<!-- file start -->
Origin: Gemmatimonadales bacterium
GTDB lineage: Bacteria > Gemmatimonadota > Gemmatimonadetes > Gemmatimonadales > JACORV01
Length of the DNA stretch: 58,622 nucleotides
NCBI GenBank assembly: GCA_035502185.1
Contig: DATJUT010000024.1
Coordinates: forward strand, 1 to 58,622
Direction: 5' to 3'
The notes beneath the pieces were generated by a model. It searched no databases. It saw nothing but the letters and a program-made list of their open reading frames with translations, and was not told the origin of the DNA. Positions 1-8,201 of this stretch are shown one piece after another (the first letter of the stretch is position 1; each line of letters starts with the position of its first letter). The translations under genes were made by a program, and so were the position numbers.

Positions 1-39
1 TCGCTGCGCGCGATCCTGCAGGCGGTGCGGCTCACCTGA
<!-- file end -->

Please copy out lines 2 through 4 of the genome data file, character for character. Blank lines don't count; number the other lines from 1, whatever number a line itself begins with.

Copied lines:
GTDB lineage: Bacteria > Gemmatimonadota > Gemmatimonadetes > Gemmatimonadales > JACORV01
Length of the DNA stretch: 58,622 nucleotides
NCBI GenBank assembly: GCA_035502185.1